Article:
Following Through on New Year’s Resolutions When You Have ADHD

This is the time when many people make resolutions for the coming year. It can be especially difficult for those with ADHD to formulate resolutions and then follow through on them. The first step is to think through and create the goals you want to achieve in the year ahead. Once you have your goals identified, you need a strategy to make them a reality. Here are some recommendations to help with the process.

Music and ADHD Therapy

The interventions for ADHD that are most often discussed are medication, cognitive behavioral therapy, coaching, support groups, and/or changes in the home, work, or school environments. Other tools can include exercise, meditation, a healthy diet, and good sleep. One intervention that is not typically highlighted is music therapy. Research suggests that music could benefit someone with ADHD, by increasing dopamine levels) and thereby improving attention and executive functioning skills.

Tapping the Artistic Impulse – ADHD and Art Therapy

Children with ADHD and learning differences often struggle with intense emotions, poor social skills, and low self-esteem. Art therapy uses drawing, painting, and sculpting to improve well-being and confidence in kids. It is based on the premise that self-expression can be used to address emotional problems, develop interpersonal skills, manage behavior, reduce stress, and increase self-awareness.

Checking for Symptoms of Adult ADHD

Attention deficit hyperactivity disorder (ADHD) is not just a problem in children; the symptoms can manifest at any age. If you were diagnosed with childhood ADHD, chances are, you’ve carried at least some of the symptoms into adulthood. But even if you were never diagnosed with ADHD as a child, that doesn’t mean you can’t be affected by it as an adult. You can learn to spot potential symptoms of adult ADHD and determine if you should talk to a healthcare professional about a possible diagnosis.

ADHD and Entrepreneurship

Many highly successful entrepreneurs such as Sir Richard Branson, Ikea founder Ingvar Kamprad, and JetBlue founder David Neeleman, have been diagnosed with ADHD or other conditions that result in executive function challenges. Some will even tell you that they are successful largely because of the “diagnosis,” not in spite of it. The results of some new research appears to agree with them.

Tips for Curbing the ADHD Spending Impulse

Impulsive behavior can be a symptom of ADHD, and that includes impulse buying. This problem can be especially acute during the holidays when there are so many more temptations beckoning from stores and online shopping venues. If you have ADHD, there are a number of things you can do to help curb your impulse buying.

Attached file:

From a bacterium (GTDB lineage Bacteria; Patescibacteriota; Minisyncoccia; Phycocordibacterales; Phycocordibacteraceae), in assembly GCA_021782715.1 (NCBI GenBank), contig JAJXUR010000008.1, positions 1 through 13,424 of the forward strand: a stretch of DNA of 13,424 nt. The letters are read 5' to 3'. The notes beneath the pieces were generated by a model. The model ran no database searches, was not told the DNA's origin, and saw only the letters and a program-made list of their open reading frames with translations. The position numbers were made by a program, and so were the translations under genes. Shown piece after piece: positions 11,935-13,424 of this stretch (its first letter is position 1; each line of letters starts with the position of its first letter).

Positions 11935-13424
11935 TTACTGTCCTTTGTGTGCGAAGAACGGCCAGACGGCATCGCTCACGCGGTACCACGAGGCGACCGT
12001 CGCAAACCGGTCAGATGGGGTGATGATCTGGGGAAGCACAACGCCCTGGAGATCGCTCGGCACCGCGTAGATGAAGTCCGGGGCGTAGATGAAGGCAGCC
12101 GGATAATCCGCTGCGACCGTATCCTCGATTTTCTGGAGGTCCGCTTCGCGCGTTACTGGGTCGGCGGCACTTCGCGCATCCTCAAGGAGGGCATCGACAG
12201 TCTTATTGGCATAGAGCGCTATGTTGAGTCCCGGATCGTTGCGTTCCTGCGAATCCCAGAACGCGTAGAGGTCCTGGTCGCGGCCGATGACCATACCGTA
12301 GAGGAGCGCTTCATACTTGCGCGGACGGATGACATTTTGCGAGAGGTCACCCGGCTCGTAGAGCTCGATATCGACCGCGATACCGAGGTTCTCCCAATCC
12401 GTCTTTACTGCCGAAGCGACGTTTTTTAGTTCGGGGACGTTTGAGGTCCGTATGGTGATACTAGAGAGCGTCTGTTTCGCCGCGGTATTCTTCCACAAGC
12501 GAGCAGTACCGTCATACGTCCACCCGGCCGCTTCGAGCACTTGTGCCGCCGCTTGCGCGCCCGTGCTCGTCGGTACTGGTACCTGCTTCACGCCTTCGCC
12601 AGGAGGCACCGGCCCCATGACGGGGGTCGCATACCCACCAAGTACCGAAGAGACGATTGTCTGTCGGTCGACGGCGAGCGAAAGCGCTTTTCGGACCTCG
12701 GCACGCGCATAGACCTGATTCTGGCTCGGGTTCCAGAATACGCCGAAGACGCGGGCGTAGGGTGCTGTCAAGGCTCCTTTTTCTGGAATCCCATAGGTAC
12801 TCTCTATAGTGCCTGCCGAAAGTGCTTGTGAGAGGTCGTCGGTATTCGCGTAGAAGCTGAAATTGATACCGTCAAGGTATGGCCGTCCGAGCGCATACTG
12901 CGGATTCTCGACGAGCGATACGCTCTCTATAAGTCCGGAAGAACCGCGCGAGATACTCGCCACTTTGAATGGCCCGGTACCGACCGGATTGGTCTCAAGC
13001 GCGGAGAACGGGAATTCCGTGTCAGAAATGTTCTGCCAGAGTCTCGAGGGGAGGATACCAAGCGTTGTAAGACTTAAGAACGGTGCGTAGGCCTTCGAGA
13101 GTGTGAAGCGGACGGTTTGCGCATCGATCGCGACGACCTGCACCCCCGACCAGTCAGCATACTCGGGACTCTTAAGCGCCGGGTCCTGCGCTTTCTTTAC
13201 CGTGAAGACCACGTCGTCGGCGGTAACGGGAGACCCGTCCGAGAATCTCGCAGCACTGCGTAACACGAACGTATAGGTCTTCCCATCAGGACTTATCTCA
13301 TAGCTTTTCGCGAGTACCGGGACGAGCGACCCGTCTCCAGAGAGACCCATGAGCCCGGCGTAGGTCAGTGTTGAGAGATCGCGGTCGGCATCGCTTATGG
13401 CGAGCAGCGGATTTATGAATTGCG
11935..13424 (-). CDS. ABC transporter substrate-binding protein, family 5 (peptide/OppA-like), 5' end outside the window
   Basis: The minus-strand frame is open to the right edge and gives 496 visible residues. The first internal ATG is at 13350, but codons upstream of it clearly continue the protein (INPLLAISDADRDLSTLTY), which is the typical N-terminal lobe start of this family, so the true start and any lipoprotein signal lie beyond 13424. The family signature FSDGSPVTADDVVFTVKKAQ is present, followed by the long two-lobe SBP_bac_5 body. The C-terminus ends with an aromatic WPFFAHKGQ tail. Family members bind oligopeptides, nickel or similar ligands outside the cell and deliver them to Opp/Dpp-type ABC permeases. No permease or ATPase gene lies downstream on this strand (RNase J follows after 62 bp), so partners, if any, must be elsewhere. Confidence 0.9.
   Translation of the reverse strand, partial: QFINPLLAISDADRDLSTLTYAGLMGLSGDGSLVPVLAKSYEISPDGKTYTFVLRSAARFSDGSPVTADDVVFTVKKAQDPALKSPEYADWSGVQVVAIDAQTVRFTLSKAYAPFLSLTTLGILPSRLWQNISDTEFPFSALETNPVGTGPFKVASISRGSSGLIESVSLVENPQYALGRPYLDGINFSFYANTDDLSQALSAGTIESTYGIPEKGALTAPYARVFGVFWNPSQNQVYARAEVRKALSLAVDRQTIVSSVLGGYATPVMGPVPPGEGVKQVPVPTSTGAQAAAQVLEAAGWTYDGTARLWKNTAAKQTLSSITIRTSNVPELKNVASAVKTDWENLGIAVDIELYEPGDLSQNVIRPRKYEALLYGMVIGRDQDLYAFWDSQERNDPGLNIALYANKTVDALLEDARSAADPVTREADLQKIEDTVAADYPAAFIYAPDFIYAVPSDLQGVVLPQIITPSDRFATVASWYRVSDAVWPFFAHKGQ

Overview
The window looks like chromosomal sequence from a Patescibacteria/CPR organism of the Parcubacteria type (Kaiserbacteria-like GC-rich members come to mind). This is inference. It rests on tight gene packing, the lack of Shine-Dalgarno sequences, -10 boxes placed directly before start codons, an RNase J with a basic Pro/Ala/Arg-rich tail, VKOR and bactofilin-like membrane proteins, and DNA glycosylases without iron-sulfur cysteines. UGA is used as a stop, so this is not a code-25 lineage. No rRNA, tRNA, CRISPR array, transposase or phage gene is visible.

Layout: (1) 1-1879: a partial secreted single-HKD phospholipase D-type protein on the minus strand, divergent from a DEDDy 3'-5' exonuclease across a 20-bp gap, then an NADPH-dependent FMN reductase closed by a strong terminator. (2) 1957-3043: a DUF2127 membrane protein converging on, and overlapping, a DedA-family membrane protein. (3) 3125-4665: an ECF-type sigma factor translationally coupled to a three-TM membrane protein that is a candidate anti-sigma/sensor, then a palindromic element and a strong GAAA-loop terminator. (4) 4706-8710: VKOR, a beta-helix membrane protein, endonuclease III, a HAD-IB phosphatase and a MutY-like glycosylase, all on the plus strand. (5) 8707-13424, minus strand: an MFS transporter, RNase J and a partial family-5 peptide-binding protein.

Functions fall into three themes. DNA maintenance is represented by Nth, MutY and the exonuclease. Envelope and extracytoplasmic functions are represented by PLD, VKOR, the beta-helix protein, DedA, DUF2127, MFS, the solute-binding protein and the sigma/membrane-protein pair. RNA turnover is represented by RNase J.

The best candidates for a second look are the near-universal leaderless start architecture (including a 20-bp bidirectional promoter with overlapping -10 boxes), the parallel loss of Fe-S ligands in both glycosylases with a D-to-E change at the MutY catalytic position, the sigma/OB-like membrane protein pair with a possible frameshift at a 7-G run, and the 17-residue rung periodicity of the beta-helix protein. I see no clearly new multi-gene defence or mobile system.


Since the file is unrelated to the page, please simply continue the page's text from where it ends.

Planning for a Happy Holiday Season When You Have ADHD

The holidays should be a time to celebrate with friends and family, but all too often they can be a time of stress and unhappiness. For those with ADHD, the holidays can be both stimulating and overwhelming. There is shopping to do, parties and events to attend, and cards to write. Taking time to solve your holiday planning problems before they crop up will help you (and your loved ones) enjoy the season and start the new year energized, refreshed, and happy.

ADHD and Eating Disorders

During the last decade, researchers have begun to discover connections between ADHD and various behavioral eating disorders. Many of the characteristics of ADHD are known to influence or exacerbate some disordered eating behaviors. Treatment options are available, but the ADHD and associated eating disorders should be managed concurrently.

When You Have ADHD and Need Motivation, Turn Your Life into a Game

If you have ADHD, you know how hard it can be to motivate yourself to do those boring but necessary tasks. Intrinsic motivation can be tough, and it can be difficult to find the right external motivation that works for you. Gamifying your life might just be the answer. Gamification can make life with ADHD easier by providing the boost of external motivation you might need to get things done.

The Power of Edge Coaching

Since its inception in 2006, the Edge Foundation has demonstrated the power of its coaching techniques in the home, school and workplace settings. The effectiveness of our approach has been verified both in practice and by an independent research study. We wanted to share some of the elements that make the Edge coaching experience so powerful.

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